Most of the critical response to “Allegro” focused on its theatrical devices, including a Greek chorus that analyzed the characters’ inner thoughts, dead people who reappeared, ballet sequences and spare staging without formal scene changes. Stephen Sondheim, who at 17 served as an assistant on the production, years later praised the show as “an epic story in a musical” and the critic Brooks Atkinson in The New York Times termed it a “musical masterpiece.” Other critics were less impressed, such as William Hawkins of The New York World-Telegram, who called the show a vast disappointment.

“Allegro” ran for a respectable 315 performances, but both Rodgers and Hammerstein were displeased, blaming themselves for not connecting effectively with the audience. The enormous cast of 78 and orchestra of 35 ensured no profits.

The current production retains the original experimental spirit and adds other novel elements. The cast, whittled down to 12 members, serves as the orchestra, playing instruments while acting, in what has become a signature of Mr. Doyle’s style. (Malcolm Gets plays the father physician and Claybourne Elder his son, with Elizabeth A. Davis as Jenny.) Cast members are also the omniscient Greek chorus, which knows the show’s outcome even though the characters do not. The ballet sequences have been eliminated.

Mr. Doyle, who won a Tony for his scaled-down take on “Sweeney Todd,” was drawn to the experimental nature of “Allegro” but also to the profound questions it raises: What is one doing with one’s life? Do you follow your money or your soul?

Hammerstein was struggling with these exact issues as he worked on the show. Just as Joe Jr. had become too engrossed in the social trappings of medicine, Hammerstein worried that his growing role as a public figure, spokesman and fund-raiser for the Authors League, the World Federalists and other groups had taken him away from songwriting.

These same issues permeate modern medicine. Today’s medical students often enter school prepared to do primary care and serve the poor but, saddled with debts from their education, ultimately choose more lucrative specialties, such as plastic surgery, dermatology or concierge medicine, in which well-off patients pay an annual fee for access to their physicians.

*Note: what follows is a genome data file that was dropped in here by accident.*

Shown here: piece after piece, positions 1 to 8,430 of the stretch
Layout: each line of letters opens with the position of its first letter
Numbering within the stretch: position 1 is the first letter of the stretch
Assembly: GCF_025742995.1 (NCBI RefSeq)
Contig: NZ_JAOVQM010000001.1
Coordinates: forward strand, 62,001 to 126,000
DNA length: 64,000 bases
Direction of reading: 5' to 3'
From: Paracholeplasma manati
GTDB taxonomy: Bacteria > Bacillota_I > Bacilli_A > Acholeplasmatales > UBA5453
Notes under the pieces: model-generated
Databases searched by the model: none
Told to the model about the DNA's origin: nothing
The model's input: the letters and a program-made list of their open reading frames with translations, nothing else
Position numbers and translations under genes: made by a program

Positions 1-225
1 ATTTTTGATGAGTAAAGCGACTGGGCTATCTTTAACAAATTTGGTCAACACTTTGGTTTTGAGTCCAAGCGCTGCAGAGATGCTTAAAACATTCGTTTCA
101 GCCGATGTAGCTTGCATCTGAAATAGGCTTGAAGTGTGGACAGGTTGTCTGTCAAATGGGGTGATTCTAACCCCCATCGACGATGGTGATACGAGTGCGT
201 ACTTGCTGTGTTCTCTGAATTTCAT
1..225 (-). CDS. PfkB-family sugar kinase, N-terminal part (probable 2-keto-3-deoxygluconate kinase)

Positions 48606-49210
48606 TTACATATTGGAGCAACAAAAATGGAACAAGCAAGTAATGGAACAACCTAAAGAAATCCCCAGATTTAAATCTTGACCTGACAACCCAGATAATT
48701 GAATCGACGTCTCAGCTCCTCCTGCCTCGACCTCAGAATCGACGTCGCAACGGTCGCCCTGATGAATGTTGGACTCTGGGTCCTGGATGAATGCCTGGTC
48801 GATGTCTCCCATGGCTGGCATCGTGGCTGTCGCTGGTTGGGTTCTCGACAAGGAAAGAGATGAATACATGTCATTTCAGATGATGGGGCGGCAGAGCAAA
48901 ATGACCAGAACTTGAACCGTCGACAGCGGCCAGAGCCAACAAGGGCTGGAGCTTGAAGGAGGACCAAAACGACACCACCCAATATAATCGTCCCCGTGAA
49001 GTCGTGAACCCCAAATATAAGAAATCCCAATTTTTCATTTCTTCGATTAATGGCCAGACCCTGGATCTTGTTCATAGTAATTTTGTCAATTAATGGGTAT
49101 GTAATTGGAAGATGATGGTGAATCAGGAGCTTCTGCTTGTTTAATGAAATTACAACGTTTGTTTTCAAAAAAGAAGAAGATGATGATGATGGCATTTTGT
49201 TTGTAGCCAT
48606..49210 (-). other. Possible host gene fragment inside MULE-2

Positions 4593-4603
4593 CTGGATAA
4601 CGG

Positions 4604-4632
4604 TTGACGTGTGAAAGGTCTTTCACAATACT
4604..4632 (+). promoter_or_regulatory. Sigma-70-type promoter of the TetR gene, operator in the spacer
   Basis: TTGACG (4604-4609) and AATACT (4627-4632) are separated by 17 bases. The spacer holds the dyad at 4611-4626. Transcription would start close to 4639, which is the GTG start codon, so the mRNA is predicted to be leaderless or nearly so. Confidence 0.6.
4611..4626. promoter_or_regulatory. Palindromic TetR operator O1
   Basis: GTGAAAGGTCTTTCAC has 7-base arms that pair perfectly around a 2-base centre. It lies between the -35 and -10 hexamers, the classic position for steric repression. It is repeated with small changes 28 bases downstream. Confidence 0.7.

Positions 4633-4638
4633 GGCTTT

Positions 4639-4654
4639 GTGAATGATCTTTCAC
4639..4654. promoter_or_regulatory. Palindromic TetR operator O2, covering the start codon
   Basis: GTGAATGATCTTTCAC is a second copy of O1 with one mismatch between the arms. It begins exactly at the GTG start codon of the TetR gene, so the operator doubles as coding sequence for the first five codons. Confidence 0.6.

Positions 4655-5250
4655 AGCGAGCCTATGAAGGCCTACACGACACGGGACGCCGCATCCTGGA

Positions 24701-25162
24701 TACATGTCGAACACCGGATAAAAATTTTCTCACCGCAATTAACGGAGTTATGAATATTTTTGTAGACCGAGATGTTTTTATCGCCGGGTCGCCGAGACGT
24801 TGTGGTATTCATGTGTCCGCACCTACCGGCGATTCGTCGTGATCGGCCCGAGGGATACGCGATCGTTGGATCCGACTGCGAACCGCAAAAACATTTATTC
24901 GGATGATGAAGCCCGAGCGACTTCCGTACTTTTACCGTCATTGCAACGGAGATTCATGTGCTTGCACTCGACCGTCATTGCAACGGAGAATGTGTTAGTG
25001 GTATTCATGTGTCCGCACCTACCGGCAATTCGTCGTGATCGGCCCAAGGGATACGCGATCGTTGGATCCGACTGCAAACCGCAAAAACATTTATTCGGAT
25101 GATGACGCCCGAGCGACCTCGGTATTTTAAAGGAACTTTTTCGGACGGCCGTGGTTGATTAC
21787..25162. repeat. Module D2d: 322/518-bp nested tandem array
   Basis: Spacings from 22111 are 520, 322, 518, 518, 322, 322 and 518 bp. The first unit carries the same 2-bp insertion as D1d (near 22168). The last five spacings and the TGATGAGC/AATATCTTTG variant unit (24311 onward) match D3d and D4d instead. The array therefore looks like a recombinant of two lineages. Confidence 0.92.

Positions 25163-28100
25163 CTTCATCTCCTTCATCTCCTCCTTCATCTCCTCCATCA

So, too, the devotion to patients that medical students emphasize in their applications dissipates. It is Marjorie, Joe Sr.’s wife and Joe Jr.’s mother, who best conveys what it means to be a doctor. “They’re your people,” she says, “after you’ve helped them.”

My dad, Phillip Lerner, provided 24/7 care to his patients. He was on call for 20 straight years and spent our vacations speaking with patients and the doctors caring for them.

Although I became a primary-care physician who treats the underserved, I, like other doctors of the baby-boom generation, have pulled back from my dad’s model. I am no longer in charge of my patients when they are hospitalized. My colleagues and I have an elaborate coverage system that permits substantial time away from our patients. And we practice medicine based on guidelines, often not with the personal touch of my dad — and Joe Sr.

Have today’s doctors betrayed their calling? As “Allegro” shows, there are still more questions than answers. But with a background score of beautiful Rodgers and Hammerstein music, they surely are enjoyable to ponder.

Originally published in the Arts & Leisure section of the New York Times, November 16, 2014, pages AR 6, 8.